A good thought on this, Kevin. I read the idea in Daily Blog Tips and perhaps a few others and was giving it some serious thought. But I hadn't thought through as you did, what happens when I write about doing something interesting and a year later they aren't even on the Net? Also, I frequently come across info, usually on non-blog sites, with no date and it can be a real nuisance to check and see how current the data is. Was it posted last week or in 1999? Just recently I was researching for a post on an immigration issue and found a site that seemed authoritative and detailed some legal facts that seemed a surprise to me. No wonder. Checking further I found the original data was posted in 1999 and Congress has changed that particular law twice since then ... so overall, I think dates would really be a big help.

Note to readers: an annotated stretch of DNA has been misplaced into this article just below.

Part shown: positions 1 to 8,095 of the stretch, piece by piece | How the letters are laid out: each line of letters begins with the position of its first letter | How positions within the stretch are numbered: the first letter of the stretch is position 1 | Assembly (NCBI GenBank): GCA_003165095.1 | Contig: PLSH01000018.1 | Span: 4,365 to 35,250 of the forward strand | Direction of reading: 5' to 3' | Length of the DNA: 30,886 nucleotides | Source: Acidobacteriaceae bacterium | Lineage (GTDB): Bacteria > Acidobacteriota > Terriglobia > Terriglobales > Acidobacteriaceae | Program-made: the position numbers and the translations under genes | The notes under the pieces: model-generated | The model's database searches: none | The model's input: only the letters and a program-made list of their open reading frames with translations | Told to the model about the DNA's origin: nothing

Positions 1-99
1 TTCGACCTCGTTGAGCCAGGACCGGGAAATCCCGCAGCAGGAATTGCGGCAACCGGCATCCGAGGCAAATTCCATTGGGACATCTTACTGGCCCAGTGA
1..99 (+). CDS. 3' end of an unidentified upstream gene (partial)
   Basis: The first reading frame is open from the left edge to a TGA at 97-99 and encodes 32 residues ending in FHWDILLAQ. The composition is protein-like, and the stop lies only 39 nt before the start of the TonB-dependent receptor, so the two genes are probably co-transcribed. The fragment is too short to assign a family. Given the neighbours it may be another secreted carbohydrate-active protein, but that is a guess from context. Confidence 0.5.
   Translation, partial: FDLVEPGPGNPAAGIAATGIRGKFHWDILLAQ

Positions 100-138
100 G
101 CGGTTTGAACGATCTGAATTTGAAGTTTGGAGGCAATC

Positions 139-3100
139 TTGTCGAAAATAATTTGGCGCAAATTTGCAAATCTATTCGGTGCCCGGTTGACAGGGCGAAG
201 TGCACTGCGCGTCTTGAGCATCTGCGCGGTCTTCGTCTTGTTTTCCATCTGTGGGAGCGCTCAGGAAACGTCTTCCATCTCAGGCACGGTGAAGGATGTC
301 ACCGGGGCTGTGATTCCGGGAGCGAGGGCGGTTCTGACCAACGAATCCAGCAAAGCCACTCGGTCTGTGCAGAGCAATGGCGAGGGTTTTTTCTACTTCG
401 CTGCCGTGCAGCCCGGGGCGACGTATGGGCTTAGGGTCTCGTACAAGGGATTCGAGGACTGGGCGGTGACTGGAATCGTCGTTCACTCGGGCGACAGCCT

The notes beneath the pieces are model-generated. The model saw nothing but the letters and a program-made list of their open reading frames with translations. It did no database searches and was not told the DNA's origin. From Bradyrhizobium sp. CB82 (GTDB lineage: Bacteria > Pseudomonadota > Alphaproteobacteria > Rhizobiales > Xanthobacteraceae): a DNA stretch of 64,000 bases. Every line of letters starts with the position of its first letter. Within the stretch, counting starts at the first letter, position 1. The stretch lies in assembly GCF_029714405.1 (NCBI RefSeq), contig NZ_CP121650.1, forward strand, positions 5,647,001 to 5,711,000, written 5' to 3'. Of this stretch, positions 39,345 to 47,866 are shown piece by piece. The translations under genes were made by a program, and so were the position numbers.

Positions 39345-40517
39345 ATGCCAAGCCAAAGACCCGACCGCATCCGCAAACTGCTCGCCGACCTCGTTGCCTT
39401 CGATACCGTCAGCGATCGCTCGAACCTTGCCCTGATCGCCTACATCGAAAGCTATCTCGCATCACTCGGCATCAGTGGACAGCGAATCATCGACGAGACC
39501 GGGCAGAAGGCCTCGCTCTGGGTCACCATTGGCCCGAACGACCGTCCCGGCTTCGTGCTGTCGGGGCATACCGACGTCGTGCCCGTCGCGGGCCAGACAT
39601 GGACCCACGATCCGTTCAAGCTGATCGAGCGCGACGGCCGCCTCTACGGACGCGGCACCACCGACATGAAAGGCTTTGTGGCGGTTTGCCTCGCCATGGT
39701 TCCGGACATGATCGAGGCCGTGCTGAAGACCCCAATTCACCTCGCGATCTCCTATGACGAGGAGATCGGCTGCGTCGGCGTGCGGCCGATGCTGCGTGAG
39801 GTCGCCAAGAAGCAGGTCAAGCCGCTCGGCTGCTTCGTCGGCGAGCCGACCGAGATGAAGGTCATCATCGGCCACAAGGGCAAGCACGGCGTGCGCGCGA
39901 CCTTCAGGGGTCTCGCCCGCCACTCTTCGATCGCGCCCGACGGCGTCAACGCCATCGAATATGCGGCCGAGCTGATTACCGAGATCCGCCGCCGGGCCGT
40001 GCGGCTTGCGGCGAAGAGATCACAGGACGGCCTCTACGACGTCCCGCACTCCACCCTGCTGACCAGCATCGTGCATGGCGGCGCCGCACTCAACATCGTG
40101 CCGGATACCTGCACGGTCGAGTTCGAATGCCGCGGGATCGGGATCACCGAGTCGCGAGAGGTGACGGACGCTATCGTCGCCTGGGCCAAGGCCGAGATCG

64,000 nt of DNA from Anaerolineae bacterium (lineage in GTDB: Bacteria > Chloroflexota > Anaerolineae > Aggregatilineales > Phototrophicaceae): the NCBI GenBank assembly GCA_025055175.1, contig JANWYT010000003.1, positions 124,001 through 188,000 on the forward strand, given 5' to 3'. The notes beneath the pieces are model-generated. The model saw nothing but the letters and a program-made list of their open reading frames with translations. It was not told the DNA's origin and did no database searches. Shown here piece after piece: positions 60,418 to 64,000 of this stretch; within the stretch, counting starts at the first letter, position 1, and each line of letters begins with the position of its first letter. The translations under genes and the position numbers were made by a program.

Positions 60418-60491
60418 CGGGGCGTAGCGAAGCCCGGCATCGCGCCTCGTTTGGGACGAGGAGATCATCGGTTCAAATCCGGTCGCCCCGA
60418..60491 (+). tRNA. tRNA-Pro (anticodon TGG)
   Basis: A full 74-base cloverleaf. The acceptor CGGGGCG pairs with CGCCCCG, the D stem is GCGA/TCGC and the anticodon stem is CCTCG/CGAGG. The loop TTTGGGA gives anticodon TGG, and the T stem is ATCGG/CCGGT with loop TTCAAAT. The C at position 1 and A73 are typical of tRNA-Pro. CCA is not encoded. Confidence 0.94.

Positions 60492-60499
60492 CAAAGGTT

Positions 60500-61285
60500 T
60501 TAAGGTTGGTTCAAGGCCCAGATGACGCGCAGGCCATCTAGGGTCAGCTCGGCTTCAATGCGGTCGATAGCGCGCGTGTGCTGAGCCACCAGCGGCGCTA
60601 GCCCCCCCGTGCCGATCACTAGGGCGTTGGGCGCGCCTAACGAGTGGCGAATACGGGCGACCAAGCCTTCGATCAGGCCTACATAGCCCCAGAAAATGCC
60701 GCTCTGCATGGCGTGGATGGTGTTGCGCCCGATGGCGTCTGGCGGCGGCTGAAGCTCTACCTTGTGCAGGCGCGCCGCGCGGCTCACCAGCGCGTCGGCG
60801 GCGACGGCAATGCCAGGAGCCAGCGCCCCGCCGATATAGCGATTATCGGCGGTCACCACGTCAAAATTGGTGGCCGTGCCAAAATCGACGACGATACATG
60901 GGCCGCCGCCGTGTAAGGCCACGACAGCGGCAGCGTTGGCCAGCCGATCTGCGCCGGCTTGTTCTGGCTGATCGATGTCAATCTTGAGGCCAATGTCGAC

By: Cash Quests

Thu, 05 Jul 2007 07:46:28 +0000

If I wrote a post about the AGLOCO scam and then when someone found it through a search engine and saw a January 2007 date, they may think it's outdated and leave. Without a date, they're still under the impression that it is still relevant - and they're right!

By: Joey

Thu, 05 Jul 2007 07:34:35 +0000

I remember that post. It made some decent points but in the end I think if content is timeless then it doesn't matter what the datestamp is. Also, I hate to land on a new blog and have to dig hard to find out if it is an old or current post I am reading. It makes a difference in how I interpret the content.

By: NetBusinessBlogger

Thu, 05 Jul 2007 07:29:37 +0000

@kumiko Agree it or not - NOT everyone is smart enough to use his brain and check the permalinks.